Scan to purchase in a SNIIP

multi-channel-omni-channel-retail-doctor-mobile-fashion-exposed-online-customers-blogThere has been a huge push by the Australian consumer for retail to move into m-comm, but it’s been a struggle for retailers to keep up with the technology, find something that works and most importantly, is simple to use.

There is huge potential for time saving mobile technology to reconnect the retail world with the time-poor consumer.

Thankfully, the talented team behind the new SNIIP app have bridged the gap between traditional and online retail with quick, simple and convenient scan to purchase technology.

“We wanted to create the convenient tool that reconnects retailers to consumers – changing the way people shop through the most commonly used item in today’s digital world – the mobile device,” said Manny Gill, Director.

“People are time poor so if we can give them the convenience of a secure transaction within a couple of clicks, retailers are more likely to secure their spending dollar.”

It was important for the team when creating the app, to develop technology that allowed instant transactions as opposed to going through to URLs (some of which aren’t even customised for mobile). This creates a negative customer journey and ultimately increases cart abandonment rates.

Manny says retailers don’t need to fear online or see mobile as a major threat.

“Consumers won’t change, so retailers need to understand how to properly integrate mobile and online into their omni-channel strategy,” he said. “Physical retailing is changing, but by embracing technology rather than fighting it retailers can drive foot traffic in store.  We believe retailers should use technology to enhance not compete with bricks and mortar.

“We wanted to create a simple and easy to use method that enables consumers to buy from mediums that are static. This not only makes current advertising mediums dynamic and interactive, but it also allows the consumer to purchase anywhere and at any time.”

But perhaps the most crucial element of this technology, is the analytics. This is the retailer’s ammunition and is vital to keeping up with the new, unpredictable consumer.

SNIIP’s backend technology generates analytics that enables retailers to measure return on investment and gain comprehensive insights about their customers i.e. who, what, where and when.

“This breathes new life into advertising mediums that have previously been unable to provide informative analysis,” said Manny.

So how does it work?

Sniip_How it works_low res-5

When a consumer scans a product QR code using the SNIIP app, the mobile device connects with the SNIIP backend, which reads the information in your product database (eg, PIM, POS, website etc).

The information is sent back to the consumer through their 3G data connection. One of SNIIPs representatives will work with you to coordinate and provide sales data in a format that you can use in real time or in batches.

But wait a minute, QR code technology is nothing new, right?

Yes, that’s true, however this was actually a positive for the SNIIP team. Since consumers already know what to do with them, making the transition to a proper transaction on their mobiles is less confronting.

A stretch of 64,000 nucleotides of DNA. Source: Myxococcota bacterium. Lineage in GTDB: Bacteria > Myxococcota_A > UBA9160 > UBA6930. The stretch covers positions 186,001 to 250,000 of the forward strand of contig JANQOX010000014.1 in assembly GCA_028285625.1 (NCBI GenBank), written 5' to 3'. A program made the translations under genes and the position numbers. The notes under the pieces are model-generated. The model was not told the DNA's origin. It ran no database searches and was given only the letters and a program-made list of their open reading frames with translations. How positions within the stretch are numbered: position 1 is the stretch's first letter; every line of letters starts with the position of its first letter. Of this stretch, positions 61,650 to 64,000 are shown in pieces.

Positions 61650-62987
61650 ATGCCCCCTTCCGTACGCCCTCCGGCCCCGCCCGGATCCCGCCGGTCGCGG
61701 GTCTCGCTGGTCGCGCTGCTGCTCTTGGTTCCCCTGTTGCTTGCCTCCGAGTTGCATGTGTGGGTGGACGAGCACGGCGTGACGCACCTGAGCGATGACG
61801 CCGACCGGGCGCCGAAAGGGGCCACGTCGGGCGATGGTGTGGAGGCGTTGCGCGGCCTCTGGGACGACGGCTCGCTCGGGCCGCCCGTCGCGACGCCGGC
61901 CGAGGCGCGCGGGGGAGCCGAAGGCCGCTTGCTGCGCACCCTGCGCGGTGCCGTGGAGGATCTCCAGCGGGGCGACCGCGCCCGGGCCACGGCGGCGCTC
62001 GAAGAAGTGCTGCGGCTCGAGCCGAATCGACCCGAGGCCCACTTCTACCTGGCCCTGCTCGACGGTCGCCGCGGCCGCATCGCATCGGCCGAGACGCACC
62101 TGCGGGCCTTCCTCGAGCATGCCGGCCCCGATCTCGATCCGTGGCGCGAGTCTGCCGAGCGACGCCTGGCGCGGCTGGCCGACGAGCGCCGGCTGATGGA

“Currently, the scanning of a QR code will often result in additional content or provide a short-cut to a typical online store (a practice that has proved to significantly increase cart abandonment rates) and many consumers have grown weary of the lack of value that QR codes offer,’ said Manny.

“When a consumer scans a Sniip QR code, they can purchase instantly, as the transaction takes place completely within the mobile environment.

Sniip_How it works_low res-11By using QR codes, you can also control where the codes point to in the back-end system. So a retailer can place the codes on their advertising material weeks before deadline and can change the campaign messaging from the backend, without having to change the design layout.

“The SNIIP QR codes have been stylised to look slightly different because we want consumers to know they represent something new and different,” he said. “If you scan a SNIIP QR code for an advertised product, you can actually buy that product then and there.”

Future shopping is a growing initiative world-wide.  There has been an interesting surge over the last 6 months with new innovations and new thinking into the future.

“Consumers won’t be dictated to about how they should shop or conduct themselves,” said Manny. “It is now the consumer who is driving retailers to retain how they integrate and embrace online.

“Harvey Norman is a good example of the changing attitudes – for so long they resisted and hated online sales channels, and campaigned against direct supplier deliver initiatives that avoided GST, but finally he joined the masses and went online.  But that’s just the start.

“The most important and seemingly obvious revelation is that consumers are not single channel adopters – most consumers go in-store for an experience i.e. that of discovery, social and tactile – they then go online on their desktop to research and find deals – from there they go on mobile for competitive real time action.

However, the same consumer still goes to their letterbox and reads through catalogues. The whole principle of “omni channel” – single integrated user experience – is more than just rhetoric and a few retailers are now exploring this.”

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